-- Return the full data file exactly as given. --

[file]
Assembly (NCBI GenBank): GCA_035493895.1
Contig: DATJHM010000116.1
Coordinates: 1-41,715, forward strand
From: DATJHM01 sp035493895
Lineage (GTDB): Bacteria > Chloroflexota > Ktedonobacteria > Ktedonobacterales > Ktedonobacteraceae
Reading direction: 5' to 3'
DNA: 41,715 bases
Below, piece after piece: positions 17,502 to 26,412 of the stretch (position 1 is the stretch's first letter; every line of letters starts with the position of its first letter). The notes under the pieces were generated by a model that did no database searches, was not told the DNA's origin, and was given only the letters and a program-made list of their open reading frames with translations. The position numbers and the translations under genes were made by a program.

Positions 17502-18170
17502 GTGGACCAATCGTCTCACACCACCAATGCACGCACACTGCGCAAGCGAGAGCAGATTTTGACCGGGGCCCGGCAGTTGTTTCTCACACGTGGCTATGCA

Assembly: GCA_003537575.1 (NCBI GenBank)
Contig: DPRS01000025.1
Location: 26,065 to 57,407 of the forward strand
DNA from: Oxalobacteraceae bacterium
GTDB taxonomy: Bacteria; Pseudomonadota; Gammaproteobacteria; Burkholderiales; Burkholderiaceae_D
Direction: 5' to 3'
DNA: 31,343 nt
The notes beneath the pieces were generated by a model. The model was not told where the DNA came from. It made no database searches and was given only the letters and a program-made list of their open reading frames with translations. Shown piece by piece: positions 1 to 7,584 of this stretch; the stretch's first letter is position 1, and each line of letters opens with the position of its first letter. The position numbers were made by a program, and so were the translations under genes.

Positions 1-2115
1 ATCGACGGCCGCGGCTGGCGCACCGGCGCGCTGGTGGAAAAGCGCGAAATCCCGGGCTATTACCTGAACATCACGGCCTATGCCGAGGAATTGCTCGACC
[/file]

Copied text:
Assembly (NCBI GenBank): GCA_035493895.1
Contig: DATJHM010000116.1
Coordinates: 1-41,715, forward strand
From: DATJHM01 sp035493895
Lineage (GTDB): Bacteria > Chloroflexota > Ktedonobacteria > Ktedonobacterales > Ktedonobacteraceae
Reading direction: 5' to 3'
DNA: 41,715 bases
Below, piece after piece: positions 17,502 to 26,412 of the stretch (position 1 is the stretch's first letter; every line of letters starts with the position of its first letter). The notes under the pieces were generated by a model that did no database searches, was not told the DNA's origin, and was given only the letters and a program-made list of their open reading frames with translations. The position numbers and the translations under genes were made by a program.

Positions 17502-18170
17502 GTGGACCAATCGTCTCACACCACCAATGCACGCACACTGCGCAAGCGAGAGCAGATTTTGACCGGGGCCCGGCAGTTGTTTCTCACACGTGGCTATGCA

Assembly: GCA_003537575.1 (NCBI GenBank)
Contig: DPRS01000025.1
Location: 26,065 to 57,407 of the forward strand
DNA from: Oxalobacteraceae bacterium
GTDB taxonomy: Bacteria; Pseudomonadota; Gammaproteobacteria; Burkholderiales; Burkholderiaceae_D
Direction: 5' to 3'
DNA: 31,343 nt
The notes beneath the pieces were generated by a model. The model was not told where the DNA came from. It made no database searches and was given only the letters and a program-made list of their open reading frames with translations. Shown piece by piece: positions 1 to 7,584 of this stretch; the stretch's first letter is position 1, and each line of letters opens with the position of its first letter. The position numbers were made by a program, and so were the translations under genes.

Positions 1-2115
1 ATCGACGGCCGCGGCTGGCGCACCGGCGCGCTGGTGGAAAAGCGCGAAATCCCGGGCTATTACCTGAACATCACGGCCTATGCCGAGGAATTGCTCGACC